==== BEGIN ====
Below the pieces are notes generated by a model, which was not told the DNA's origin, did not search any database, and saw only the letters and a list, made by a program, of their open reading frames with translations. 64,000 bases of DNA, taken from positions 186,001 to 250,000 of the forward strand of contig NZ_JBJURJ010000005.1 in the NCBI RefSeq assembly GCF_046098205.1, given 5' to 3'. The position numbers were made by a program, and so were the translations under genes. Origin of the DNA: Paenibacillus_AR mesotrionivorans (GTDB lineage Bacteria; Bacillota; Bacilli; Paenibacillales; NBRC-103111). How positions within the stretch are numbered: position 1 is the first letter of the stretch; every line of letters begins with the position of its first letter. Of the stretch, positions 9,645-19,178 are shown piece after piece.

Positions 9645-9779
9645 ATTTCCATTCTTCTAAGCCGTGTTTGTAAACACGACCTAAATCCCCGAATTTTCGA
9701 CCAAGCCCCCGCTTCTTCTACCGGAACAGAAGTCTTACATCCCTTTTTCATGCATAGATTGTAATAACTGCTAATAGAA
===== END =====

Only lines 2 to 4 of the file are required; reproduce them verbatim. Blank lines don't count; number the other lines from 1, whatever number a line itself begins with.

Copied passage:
Positions 9645-9779
9645 ATTTCCATTCTTCTAAGCCGTGTTTGTAAACACGACCTAAATCCCCGAATTTTCGA
9701 CCAAGCCCCCGCTTCTTCTACCGGAACAGAAGTCTTACATCCCTTTTTCATGCATAGATTGTAATAACTGCTAATAGAA